The final programme of the Asia House Bagri Foundation Literature Festival 2014, to be held in Asia House, London, from 6th - 21st May 2014, was announced in a press release today. The theme of this year's festival is Changing Values Across Asia.
Literary superstar (as the programme describes him) Hanif Kureishi launches the Festival on 6 May with a discussion on his new novel, The Last Word.
The Festival also features prize winning novelists Kamila Shamsie, Tash Aw and Romesh Gunesekera, award-winning BBC journalist John Sweeney, and debates on North Korea, Tiananmen 25 years on and changing sexual mores across Asia. Other highlights include an evening of British Asian humour, Vietnamese cookery at lunchtime and interactive events for families.
Now in its eighth year and with a new title sponsor, the Asia House Bagri Foundation Literature Festival is the only UK festival dedicated to pan-Asian writing. It presents a mix of literary talks, performance, topical debate, humour, cookery, tai chi and interactive family events from renowned authors, performers and thinkers- home-grown and from across Asia.
With a range of events covering more than 17 countries, the Festival this year includes authors writing about China, Japan, Malaysia, North Korea, South Korea, Pakistan, India, as well as Thailand, Burma, Vietnam, Nepal, the Middle East, Kazakhstan, Azerbaijan, Palestine, Sri Lanka and Britain.
Warming up with three pre-festival events in April, Asia House will feature a session on China's changing values with Booker Prize long-listed author Tash Aw and Yiyun Li, author of Kinder than Solitude; Man Asia Prize winner Kyung-sook Shin, who joins fellow South Korean novelist Krys Lee and British Pakistani Qaisra Shahraz to debate the effect of political separations on their countries and their writing, at an event in partnership with the British Council/London Book Fair Korea Market Focus and Why do Indians Vote?, a wide-ranging discussion on the world's largest democracy and its upcoming election.
Continuing the 'Changing Values' theme into the main festival in May, acclaimed journalists and China experts Jonathan Mirsky, Michael Bristow and Jonathan Fenby explore China 25 years after Tiananmen; foreign correspondent Peter Popham, examines Burma two years after its milestone election, while Shereen el Feki (Sex and the Citadel) and Sally Howard (The Kama Sutra Diaries) take a serious but entertaining look at changing sexual mores in the Middle East, India and Pakistan.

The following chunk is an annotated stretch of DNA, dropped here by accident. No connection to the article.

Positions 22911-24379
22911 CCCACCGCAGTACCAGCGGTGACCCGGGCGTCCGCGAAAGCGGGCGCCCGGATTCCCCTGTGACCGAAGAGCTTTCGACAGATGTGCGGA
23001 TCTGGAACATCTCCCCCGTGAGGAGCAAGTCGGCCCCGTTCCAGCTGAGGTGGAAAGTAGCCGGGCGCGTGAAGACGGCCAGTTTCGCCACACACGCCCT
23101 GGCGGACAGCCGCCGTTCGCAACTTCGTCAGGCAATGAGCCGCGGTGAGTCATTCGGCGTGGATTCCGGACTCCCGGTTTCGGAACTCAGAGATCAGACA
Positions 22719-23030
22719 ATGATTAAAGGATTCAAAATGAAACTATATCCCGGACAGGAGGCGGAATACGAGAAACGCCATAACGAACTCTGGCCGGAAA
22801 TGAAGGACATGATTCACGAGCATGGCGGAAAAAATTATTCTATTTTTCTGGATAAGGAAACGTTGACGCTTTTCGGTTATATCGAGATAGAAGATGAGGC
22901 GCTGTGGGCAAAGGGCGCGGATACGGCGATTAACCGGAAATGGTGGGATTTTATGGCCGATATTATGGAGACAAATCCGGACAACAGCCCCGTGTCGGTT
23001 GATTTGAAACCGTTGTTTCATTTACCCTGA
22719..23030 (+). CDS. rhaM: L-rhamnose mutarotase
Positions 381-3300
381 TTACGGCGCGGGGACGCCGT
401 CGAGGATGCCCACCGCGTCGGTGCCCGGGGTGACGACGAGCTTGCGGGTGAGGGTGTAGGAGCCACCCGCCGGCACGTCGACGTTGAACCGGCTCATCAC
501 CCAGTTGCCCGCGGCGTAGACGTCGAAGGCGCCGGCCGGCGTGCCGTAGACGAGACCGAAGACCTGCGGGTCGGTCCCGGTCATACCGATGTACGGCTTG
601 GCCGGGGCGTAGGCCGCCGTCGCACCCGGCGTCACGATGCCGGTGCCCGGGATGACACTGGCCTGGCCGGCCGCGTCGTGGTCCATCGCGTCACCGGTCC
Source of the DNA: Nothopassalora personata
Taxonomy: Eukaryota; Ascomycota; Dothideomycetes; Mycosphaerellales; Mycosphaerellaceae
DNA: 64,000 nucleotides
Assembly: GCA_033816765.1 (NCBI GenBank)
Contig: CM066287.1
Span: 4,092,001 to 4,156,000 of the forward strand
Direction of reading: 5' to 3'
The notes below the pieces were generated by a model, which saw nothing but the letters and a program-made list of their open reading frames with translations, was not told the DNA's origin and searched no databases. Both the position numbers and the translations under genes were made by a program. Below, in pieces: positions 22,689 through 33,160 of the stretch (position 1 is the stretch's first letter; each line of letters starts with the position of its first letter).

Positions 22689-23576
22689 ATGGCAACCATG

On the fiction side, award-winning Pakistani author Kamila Shamsie introduces her hotly anticipated novel of friendship, injustice and love, A God in Every Stone. The best of Asian literature is further celebrated as new works by acclaimed Sri Lankan novelist Romesh Gunesekera, one of Granta's Best of Young British novelists Xiaolu Guo and Pakistani-born Roopa Farooki are previewed in a special showcase event ahead of publication. A new series, Extra Words will introduce debut authors from Pakistan, Nepal and Thailand.
Award-winning BBC reporter John Sweeney (North Korea Undercover) joins author of North Korea: State of Paranoia, Paul French to analyse the threat posed by that country, while historian John Keay introduces the first comprehensive history of South Asia as a whole with his new book Midnight's Descendants. Digital freedom in East Asia will be analysed with Thai blogger Giles Ji Ungpakorn and Anja Kovacs from the Internet Democracy Project in Delhi and others, in an event in partnership with English PEN.
But not all events will focus on 'Changing Asian Values': some will be just for fun. Look out for lunchtime cookery with The Vietnamese Market Cookbook authors and Tai chi, Origami, Ninja Meerkats and poetry workshops for children. Joining forces with Penned in the Margins at Rich Mix in East London, the festival programme includes The Shroud, a two-man, miniature epic about loss, time and the things that connect us, with Siddhartha Bose and Avaes Mohammed. British Asian humour will be hotly debated by a panel including journalist Sathnam Sanghera, BBC head of comedy Saurabh Kakkar, comedian Shazia Mirza and writer producer of hit TV shows Goodness Gracious Me, The Kumars at Number 42, The Office and Citizen Khan, Anil Gupta. The author of Packing Up: Further Adventures of a Trailing Spouse, Brigid Keenan takes us on a wildly funny tour through her life in Kazakstan, Azerbaijan and Palestine.
In addition to events at Asia House, the Asia House Bagri Foundation Literature Festival this year extends its youth engagement programmes with two-day writing workshops and author visits in 6 London area schools and 6 others across Newham, Manchester, Leicester and Birmingham aiming to reach 300+ students. There is a student writing competition with the top five students winning a day of mentoring with writing, publishing and communications professionals.